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Figured Out

| August 1, 2006 | 0 Comments

Ice skating and recording, two things with little in common. Yeah, you can point to the dedication, hard work, and tenacity it takes to succeed in both, but the same can be said for almost anything you do in life. The fact is, the average person would probably struggle to draw many parallels between the two professions.

Dave Banks figured out a way the two could co-exist, though: One can help pay for the other. In 1991 Banks opened his first take on Energy Command Studios. He wasn’t bringing in much (any) money because the Glenview studio was mostly just a space for him to record his various one-man band productions. But commercial or not, rent still had to be paid, and that’s where skating came into play.

“I grew up figure skating so I had a niche of coaches that I knew growing up, and I would edit music for kids to ice skate to, and then a couple friends gave me breaks to do their shows where I actually – from start to finish – put the whole production together, all the editing, the voice overs,” Banks explains. “I did music for people who competed at the national level. And little gigs like that would pay. Especially in the skating world, the parents have a little money – 500 bucks on a dress? What’s the difference in spending 500 bucks on an original piece of music?

“That’s what subsidized the first studio.”

Luckily for Banks, he no longer relies on that work (he still does some projects for the sport, though, for any potential skaters out there) to keep business afloat. Now recording is his business, and business at Energy Command is good, thanks in large part to Banks’ stellar new space.

Energy Command was moved to Arlington Heights in 1999, but it only took four years at the new home for Banks to decide the studio was too small for its location (“it was four rooms crammed into about 700 square foot of space,” he remembers). So in 2004 he started construction on EC version 3.0 (located in the same building) and officially opened the doors for business in January 2005, and Banks couldn’t be happier with the new digs.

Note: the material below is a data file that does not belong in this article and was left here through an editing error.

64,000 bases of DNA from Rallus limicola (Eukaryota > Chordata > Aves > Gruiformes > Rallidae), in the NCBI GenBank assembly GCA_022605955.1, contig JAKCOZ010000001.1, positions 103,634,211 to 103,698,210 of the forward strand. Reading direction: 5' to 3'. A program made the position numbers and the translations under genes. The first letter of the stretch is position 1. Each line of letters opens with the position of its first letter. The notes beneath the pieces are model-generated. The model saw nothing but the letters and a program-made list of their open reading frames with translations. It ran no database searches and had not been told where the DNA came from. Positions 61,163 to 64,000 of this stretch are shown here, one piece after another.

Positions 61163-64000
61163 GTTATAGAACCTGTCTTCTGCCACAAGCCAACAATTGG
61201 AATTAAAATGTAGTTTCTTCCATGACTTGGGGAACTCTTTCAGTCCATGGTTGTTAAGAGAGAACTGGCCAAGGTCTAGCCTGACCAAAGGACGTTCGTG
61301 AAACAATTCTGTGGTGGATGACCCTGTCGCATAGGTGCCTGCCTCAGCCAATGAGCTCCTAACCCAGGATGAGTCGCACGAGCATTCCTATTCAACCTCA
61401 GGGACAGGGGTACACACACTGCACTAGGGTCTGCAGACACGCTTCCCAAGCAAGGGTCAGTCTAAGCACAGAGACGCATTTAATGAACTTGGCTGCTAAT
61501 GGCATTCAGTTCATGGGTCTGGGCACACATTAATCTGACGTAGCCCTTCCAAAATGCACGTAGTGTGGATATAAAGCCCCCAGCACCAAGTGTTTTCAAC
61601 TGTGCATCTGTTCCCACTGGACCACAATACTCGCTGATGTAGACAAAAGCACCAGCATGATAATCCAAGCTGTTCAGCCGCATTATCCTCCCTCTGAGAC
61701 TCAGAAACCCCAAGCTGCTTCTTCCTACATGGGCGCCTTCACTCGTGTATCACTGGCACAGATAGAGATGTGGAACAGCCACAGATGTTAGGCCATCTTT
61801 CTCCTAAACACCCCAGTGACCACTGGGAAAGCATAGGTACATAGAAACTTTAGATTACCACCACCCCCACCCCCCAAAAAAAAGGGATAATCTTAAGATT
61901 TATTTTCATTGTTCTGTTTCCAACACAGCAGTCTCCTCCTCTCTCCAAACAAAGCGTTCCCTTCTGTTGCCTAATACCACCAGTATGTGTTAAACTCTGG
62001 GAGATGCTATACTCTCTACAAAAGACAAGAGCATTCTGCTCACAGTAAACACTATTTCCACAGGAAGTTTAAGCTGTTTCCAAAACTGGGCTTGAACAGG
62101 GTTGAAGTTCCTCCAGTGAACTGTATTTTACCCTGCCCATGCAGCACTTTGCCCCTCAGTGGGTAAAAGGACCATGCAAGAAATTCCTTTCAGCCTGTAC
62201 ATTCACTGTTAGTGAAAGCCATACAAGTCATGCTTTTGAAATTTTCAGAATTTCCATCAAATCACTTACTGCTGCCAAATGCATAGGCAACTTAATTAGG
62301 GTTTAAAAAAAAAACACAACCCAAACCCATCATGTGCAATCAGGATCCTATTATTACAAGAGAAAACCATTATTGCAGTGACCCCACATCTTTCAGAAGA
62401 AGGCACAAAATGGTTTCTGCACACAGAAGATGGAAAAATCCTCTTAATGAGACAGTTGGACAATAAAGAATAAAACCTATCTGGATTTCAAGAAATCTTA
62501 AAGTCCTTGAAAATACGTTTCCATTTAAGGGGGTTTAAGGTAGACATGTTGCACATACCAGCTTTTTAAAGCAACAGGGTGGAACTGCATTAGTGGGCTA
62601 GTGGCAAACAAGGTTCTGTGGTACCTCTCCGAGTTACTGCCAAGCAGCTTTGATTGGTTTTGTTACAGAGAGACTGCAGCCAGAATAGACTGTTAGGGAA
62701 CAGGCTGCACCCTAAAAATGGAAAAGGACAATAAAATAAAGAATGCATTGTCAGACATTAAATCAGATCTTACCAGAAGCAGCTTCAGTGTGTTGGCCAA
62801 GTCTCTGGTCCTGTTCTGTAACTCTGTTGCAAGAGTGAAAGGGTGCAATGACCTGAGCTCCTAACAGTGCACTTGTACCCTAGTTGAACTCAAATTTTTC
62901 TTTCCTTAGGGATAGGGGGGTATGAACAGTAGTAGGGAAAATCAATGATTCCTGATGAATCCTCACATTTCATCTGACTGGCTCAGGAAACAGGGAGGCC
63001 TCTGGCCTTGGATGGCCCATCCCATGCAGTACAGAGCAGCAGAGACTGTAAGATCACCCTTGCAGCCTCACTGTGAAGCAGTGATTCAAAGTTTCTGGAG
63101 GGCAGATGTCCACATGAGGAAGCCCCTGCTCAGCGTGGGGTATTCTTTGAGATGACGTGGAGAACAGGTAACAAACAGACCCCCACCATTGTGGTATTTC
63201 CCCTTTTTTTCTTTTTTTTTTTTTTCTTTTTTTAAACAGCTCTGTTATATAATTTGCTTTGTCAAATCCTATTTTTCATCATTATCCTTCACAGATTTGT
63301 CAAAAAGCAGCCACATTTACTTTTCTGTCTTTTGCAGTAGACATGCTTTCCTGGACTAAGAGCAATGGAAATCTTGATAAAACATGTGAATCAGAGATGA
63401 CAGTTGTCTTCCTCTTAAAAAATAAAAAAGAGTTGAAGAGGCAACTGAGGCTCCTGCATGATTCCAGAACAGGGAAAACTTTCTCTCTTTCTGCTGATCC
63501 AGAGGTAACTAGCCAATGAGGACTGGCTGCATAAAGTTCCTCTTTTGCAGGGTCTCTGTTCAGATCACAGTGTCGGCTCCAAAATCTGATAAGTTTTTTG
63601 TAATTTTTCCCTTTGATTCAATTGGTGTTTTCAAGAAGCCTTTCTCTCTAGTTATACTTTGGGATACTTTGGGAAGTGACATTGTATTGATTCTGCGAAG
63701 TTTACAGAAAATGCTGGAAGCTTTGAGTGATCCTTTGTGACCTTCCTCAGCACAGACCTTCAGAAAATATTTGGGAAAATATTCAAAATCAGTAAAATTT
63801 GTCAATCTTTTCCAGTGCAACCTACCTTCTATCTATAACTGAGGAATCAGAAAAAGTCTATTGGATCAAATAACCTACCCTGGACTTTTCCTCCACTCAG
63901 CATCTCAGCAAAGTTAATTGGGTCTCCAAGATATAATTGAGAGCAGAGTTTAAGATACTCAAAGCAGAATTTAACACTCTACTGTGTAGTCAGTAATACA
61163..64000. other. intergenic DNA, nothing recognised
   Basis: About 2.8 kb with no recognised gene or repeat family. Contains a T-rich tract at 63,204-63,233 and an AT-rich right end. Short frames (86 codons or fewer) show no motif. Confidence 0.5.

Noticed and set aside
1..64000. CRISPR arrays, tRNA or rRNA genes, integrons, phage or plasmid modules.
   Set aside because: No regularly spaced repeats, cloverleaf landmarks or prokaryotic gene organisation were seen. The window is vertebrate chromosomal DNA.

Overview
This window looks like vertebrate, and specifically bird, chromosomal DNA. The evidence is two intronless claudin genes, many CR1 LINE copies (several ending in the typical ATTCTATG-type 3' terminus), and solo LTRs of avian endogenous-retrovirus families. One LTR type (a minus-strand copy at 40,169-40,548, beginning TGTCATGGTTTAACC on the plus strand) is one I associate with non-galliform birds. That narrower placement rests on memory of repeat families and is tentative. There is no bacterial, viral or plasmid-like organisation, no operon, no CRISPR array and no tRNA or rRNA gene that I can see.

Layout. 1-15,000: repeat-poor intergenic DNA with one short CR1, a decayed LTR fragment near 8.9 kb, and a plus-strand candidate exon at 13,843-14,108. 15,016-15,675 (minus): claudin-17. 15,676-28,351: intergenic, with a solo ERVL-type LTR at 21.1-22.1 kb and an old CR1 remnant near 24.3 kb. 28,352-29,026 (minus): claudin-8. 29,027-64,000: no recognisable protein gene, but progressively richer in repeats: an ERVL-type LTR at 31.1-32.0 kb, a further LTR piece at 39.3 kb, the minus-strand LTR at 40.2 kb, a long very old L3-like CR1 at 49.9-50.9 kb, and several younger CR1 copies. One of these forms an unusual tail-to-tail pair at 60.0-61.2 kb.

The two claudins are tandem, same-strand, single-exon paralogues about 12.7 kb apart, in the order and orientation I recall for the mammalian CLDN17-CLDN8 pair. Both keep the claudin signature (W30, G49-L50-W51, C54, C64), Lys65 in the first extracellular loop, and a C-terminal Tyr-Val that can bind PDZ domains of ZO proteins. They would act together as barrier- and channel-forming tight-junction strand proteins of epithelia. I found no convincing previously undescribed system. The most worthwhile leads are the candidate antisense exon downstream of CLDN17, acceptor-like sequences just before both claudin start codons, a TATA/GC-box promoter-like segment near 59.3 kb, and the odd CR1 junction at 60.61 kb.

“We’re next to an attorney and financial planning office,” Banks says, “and the wall is about 22-inches wide, stuffed with insulation on two sides with another sub wall between. Someone could get shot in our place and you would never know.

“It’s great. We’ve got all these amenities: We’ve got a liquor store across the street, a Dunkin’ Donuts/Baskin Robbins across the street. We get a bunch of traffic because we’re in a building with a Cingular dealer. And we’re right on Arlington Heights Road so we’re about two/three blocks from smack-dab downtown Arlington Heights. I actually have more work than I know what to do with.”

With a major upgrade in work space came a major upgrade in equipment. Now a 48-channel/56-track facility, Energy Command’s other significant recent additions include a DBX Blue Series 786 mic preamp (“Not a lot of people know about [them], but they’re phenomenal,” Banks insists) and 160SL stereo compressor/limiter, Groove Tubes Viper preamp, TC Electronics M3000 reverb, and a Mesa Boogie Rectifier Recording preamp.

“We just finished upgrading a bunch of mic pres,” Banks says. “We found we were using less and less of the outboard gear. My neighbor used to call me a bit of a gear hound ’cause I would have effect processors that I had there just to tailor sounds – if I ever needed to get that sound I could get it a lot more efficiently than a plugin. The drawback is it takes up space. I came to realize I pull out 13 pieces of gear and that saves me 75 cords going back and forth.”

For Banks, though, the pride and joy of Energy Command is undoubtedly the live room. “The live room is really nice. We put a floating floor in – truly floating on rubber across the boards, it doesn’t touch the walls,” Banks explains. “None of the walls touch each other. The ceilings go from 14 to 15 feet so we built boxes inside the box; we’ve only got about two feet above that we use as attic space. We built the room and enclosed both the top and bottom so there’s no, I should say minimal, bleed through.